A debt relief program may help you get rid of debt if you can’t afford the minimum payments on your debt or if your debt is creating hardship for your family. It could be a better solution than bankruptcy if you don’t want a public filing, if you have a previous bankruptcy, or if you don’t want a bankruptcy court taking total control of your finances. 

How does a debt relief program affect my credit?

Most debt relief programs ask that you voluntarily stop making payments to your creditors and instead pay into a dedicated account. Every missed payment will lower your credit score. 

If you currently have a high credit score, this can be devastating. Those who have more to lose will lose more. But if you’re having trouble paying your bills and already missing payments, the damage is less obvious. 

What happens to your credit score after you graduate from a debt relief program?

Your life should be more affordable after getting rid of debt. With a bit of luck and sound financial management, you should be able to pay your bills on time and continue to improve your credit profile.

Can I negotiate with creditors myself?

There is no reason that you cannot attempt debt settlement yourself. Here are the steps you’d take:

  • List the amounts you owe to each creditor and the minimum monthly payment. If collection agencies are after you, they’re probably demanding the entire balance owed.

  • Go through your budget – your after-tax monthly income and every necessary cost you have. Plan to get rid of expenses you don’t need to live when you start your debt settlement plan. 

  • Subtract your total required expenses from your after-tax monthly income. That’s how much you can afford to use for debt settlement. 

  • See how much money you can offer your creditors to settle your debts. Consider selling things you don’t need, borrowing against your 401(k) at work, or tapping your savings. That can start your debt settlement fund.

  • Now comes the hard part. Stop paying your creditors. This is usually necessary because few creditors will settle an account when you make payments. Instead, put those amounts into your debt settlement fund.

  • Expect phone calls, letters, voicemails, collection calls at work, calls to your cell phone, even texts and contact through social media. You might be able to limit some of this contact by sending cease-and-desist letters.

  • Once you’ve saved enough to offer a creditor, contact it and negotiate an amount to clear your balance. Supply proof of your financial hardship to convince your creditor that you cannot afford to pay more. Do not send money until you have a signed, written agreement. 

  • Work through your creditors one by one until you clear your balances.

Understand that your creditors are not obligated to settle with you and may even take you to court. If you lose, you’ll owe your balance and probably collection fees and court costs, and your creditor may be able to garnish your paycheck.

How much could I save with a debt relief program?

Your creditors are under no obligation to settle with you. No reputable debt relief company will guarantee that it can wipe out your debts or clear your balances for “pennies on the dollar.” Your experience will likely depend on the age of the debt, the type of creditor, and how well you present evidence of financial hardship.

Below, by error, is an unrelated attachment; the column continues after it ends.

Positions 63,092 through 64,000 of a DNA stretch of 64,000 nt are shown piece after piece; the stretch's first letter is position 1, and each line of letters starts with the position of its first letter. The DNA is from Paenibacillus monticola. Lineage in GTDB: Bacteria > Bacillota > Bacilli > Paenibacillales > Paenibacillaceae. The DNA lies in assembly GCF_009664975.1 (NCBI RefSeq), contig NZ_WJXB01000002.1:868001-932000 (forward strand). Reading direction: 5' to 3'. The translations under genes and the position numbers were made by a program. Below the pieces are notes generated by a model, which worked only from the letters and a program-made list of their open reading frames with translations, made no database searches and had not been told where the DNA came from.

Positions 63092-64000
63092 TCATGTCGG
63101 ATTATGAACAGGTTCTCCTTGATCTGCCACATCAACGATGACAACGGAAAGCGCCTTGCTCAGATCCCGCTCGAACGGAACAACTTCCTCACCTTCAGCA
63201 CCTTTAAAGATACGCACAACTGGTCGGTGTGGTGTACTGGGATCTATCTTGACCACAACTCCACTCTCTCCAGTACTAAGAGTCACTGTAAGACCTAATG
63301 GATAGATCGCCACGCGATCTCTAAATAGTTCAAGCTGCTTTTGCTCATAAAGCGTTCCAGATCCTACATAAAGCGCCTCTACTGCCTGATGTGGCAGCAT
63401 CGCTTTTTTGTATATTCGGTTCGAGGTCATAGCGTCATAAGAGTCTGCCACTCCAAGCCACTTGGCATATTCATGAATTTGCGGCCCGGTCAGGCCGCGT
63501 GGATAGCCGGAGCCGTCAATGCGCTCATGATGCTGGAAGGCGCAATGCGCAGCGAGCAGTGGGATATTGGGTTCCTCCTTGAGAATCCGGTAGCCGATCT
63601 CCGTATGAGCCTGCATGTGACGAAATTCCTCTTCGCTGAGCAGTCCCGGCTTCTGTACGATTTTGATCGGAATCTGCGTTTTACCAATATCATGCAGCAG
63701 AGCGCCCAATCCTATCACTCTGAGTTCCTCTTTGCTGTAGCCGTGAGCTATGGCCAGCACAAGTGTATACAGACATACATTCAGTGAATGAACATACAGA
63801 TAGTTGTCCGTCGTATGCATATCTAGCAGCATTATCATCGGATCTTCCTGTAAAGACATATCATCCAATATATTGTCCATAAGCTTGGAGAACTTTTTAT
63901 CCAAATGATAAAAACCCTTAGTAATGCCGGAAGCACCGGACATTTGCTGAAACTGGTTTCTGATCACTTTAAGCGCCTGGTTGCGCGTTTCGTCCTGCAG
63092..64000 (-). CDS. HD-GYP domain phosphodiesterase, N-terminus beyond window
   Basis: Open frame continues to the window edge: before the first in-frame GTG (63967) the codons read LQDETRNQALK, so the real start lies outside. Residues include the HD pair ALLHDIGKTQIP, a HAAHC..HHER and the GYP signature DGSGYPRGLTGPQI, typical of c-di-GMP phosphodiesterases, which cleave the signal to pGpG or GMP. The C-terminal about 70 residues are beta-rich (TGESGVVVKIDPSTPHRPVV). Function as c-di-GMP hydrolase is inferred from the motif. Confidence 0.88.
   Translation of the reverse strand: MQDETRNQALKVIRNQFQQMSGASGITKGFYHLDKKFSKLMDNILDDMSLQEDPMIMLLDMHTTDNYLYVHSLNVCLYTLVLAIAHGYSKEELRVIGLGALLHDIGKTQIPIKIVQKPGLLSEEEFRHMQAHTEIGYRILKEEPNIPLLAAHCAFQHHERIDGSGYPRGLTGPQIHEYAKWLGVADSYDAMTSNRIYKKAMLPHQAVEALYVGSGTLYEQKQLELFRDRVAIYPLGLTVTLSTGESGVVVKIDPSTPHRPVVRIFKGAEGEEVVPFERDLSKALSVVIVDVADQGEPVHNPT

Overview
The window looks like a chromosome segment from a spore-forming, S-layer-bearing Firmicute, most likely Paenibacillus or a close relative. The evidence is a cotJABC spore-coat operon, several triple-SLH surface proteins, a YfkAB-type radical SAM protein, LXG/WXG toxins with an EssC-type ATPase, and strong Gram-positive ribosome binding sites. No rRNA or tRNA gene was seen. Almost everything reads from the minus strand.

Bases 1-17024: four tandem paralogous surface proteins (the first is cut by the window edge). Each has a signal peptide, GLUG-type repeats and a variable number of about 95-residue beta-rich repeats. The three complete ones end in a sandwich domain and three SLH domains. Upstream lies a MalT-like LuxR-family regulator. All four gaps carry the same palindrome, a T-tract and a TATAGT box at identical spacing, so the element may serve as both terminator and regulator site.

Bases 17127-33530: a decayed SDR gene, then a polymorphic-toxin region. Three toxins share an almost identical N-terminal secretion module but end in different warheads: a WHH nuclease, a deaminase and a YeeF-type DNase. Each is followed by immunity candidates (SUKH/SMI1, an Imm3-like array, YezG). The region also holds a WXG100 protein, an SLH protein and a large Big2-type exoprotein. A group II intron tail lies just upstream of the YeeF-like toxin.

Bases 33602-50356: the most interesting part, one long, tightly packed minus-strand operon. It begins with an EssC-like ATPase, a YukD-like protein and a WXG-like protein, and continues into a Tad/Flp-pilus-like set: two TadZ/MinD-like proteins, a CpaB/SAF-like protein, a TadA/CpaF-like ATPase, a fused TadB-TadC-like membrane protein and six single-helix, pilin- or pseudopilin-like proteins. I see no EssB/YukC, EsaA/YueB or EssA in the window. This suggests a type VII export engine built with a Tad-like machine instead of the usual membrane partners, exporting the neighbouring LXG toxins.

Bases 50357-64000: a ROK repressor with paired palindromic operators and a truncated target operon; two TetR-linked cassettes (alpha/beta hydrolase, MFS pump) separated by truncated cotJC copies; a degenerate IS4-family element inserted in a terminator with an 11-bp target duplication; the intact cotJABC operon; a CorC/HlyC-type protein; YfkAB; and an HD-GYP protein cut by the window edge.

If you can show that you’re insolvent and a good candidate for bankruptcy, you’re more likely to succeed at debt settlement than if you earn a high income, spend on luxuries, and can’t prove hardship.

Statistics can help you visualize the potential for savings through debt settlement, but specific results cannot be guaranteed or predicted. A recent study by Will S. Dobbie at the Harvard Kennedy School entitled “Financial Outcomes for Debt Settlement Programs: Estimates for 2011-2020” found that, on average, consumers settled balances of $17,032 for $8,365, paying fees of $3,325. That’s a reduction of 51% before fees and 31% savings after fees. 

Debt Relief Pros and Cons

Debt relief programs may be able to help you get rid of unaffordable debt. However, such solutions always come at a cost. If you can afford to repay your debt in a reasonable timeframe, consider doing so.

Debt relief pros

  • Get rid of unsecured debt faster.

  • Pay less than the full amount that you owe.

  • Control how much you offer.

  • Keep your debt problems private by avoiding bankruptcy.

  • There is less damage to credit score than bankruptcy, according to Experian.

Debt relief cons

  • Creditors may call aggressively while you aren’t making payments.

  • Creditors may file lawsuits.

  • Success is not guaranteed.

  • Credit score will suffer when you start missing payments.

  • Forgiven amounts may be taxed by the IRS.

It’s wise to consult with a tax professional before choosing debt relief to determine if you meet the guidelines for insolvency.

What’s it Like to Go Through Debt Relief?

Your experience with a debt relief program is highly individual. It depends on how quickly you can come up with a lump sum to settle your debts, the age of the debt, who your creditors are, how aggressive your creditors are, the size of your debt, and the amount of your income. 

Here is a typical debt relief experience with a debt relief company. First, the company must inform you thoroughly about its program, including:

  • Debt relief fees and any conditions relating to its debt relief services

  • How many months or years before it will make a settlement offer to each creditor